Recognition for Research

DU joins the ranks of the nation’s top research institutions

In December 2021, the University of Denver learned that it had succeeded in its quest to achieve a Research 1 (R1) classification. This designation signals that, among U.S. doctoral universities, DU engages in the highest levels of research activity, as measured by the Carnegie Classification of Institutions of Higher Education.

What does this mean for DU and its students? Mary Clark, provost and executive vice chancellor, and Corinne Lengsfeld, senior vice provost for research and graduate education, offer the inside scoop on DU’s latest claim to fame.

How will an R1 classification affect DU?

Mary Clark: The classification isn’t as important as the recognition that comes with it—recognition of the volume and quality of the research already ongoing at DU. Recognition will raise our rankings and streamline faculty efforts by enhancing the probability of federal funding. 

That means we’ll be able to attract higher quality graduate students and faculty, as well as provide new avenues of student access to DU through grant funding of student stipends and tuition. We’ll also be able to expand the number of research opportunities for students looking for transformative co-curricular activities.

How will the R1 classification complement DU’s vision of being a great private university dedicated to the public good?

Clark: Our philosophy and approach have been to develop a balanced portfolio of research that reflects the quality and strengths of all our schools and colleges. That’s in contrast to the traditional approach of building a major research program by constructing giant science and engineering clusters. Our priority has been on research, scholarship and creative work that positively affects our community, our city, our region and the world. We emphasize building faculty careers that truly reflect the iconic teacher-scholar-practitioner model, placing thought-leaders in the classroom with students to inspire, mentor and train the next generation.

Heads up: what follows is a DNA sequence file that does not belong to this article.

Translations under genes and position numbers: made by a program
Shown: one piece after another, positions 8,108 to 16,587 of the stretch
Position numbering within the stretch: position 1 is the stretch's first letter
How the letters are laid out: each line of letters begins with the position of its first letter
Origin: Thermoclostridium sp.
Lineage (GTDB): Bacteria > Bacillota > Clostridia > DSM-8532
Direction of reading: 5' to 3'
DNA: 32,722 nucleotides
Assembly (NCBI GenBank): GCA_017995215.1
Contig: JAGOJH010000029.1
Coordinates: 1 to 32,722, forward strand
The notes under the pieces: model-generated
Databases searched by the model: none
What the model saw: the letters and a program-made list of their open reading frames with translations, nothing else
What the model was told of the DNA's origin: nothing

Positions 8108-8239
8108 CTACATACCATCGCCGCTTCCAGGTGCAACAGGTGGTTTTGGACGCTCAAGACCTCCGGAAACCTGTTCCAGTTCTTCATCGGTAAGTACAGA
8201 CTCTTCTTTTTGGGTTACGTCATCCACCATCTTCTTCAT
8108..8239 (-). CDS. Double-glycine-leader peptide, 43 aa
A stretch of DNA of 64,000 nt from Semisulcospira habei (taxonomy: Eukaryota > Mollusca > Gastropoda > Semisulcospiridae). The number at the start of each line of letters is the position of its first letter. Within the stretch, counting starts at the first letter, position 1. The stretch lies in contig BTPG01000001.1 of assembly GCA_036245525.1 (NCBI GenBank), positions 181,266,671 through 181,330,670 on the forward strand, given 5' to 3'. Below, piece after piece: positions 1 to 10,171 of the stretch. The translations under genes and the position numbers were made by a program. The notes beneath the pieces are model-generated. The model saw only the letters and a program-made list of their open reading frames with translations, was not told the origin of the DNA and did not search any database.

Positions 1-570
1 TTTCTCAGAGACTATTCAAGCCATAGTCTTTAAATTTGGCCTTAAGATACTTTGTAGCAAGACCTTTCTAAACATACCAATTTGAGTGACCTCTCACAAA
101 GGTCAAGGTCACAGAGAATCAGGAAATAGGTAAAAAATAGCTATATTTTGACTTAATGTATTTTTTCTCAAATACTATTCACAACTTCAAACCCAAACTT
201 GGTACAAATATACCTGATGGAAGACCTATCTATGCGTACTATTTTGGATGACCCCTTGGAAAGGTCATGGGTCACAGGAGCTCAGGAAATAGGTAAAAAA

DU seems to have achieved its R1 goal very quickly. How did that happen?

Corinne Lengsfeld: We achieved R1 largely thanks to strong hiring practices coupled with inspiring the faculty to believe in themselves. That propelled our impressive climb in awards and expenditures.

But it’s important to note that achieving R1 was not solely about growth in research dollars. Our university is 50% graduate programs, so the number of doctorates graduating every year is an important criterion to this achievement. Our strong faculty-to-student ratio means that, at our student body size, we can train and mentor the next generation of scholars and innovators. That’s an important role for a research university. 

DU has a mixture of faculty—professors of the practice, teaching faculty, research professors—which allows the University to have research prominence while providing an effective classroom experience. What kind of impact will R1 have on the teaching environment?

Lengsfeld: From the very beginning, our faculty members stressed that R1 would only be worthwhile if we maintain our deep student-faculty connections. They rightfully worried that, if not properly structured, a transition to R1 could have a devastating impact on teaching. For example, incentives for grant dollars could rapidly overshadow
the importance of student persistence and success. 

As we move forward, each investment in research must be accompanied by investments in the teaching mission. I have suggested that as funded research grows, a fraction of the revenue should be allocated to support the teaching environment and mission. Raising the bar in research and teaching will center our focus and allow us to create a multidimensional student experience.

Just as important, achieving R1 status means committing to diversity, equity and inclusion. Our current demographics in each of the faculty lines do not yet reflect society’s demographics. But DU is committed to meeting our faculty where their passion lives and helping them develop careers of purpose. 

What comes next? 

Lengsfeld: Now that we have a stable, diverse portfolio and a faculty rich with thought leaders in their respective fields, it is time to invest so that faculty can live the teacher-scholar model we deeply embrace. We want to enable the greatest minds to create knowledge and boost discovery, all while remaining in the classroom mentoring our students. We also need to evolve programs for training beyond the PhD, dedicate ourselves to instilling this mindset in the next generation of faculty, and create postdoctoral training programs that reflect the values of our academic mission and vision.


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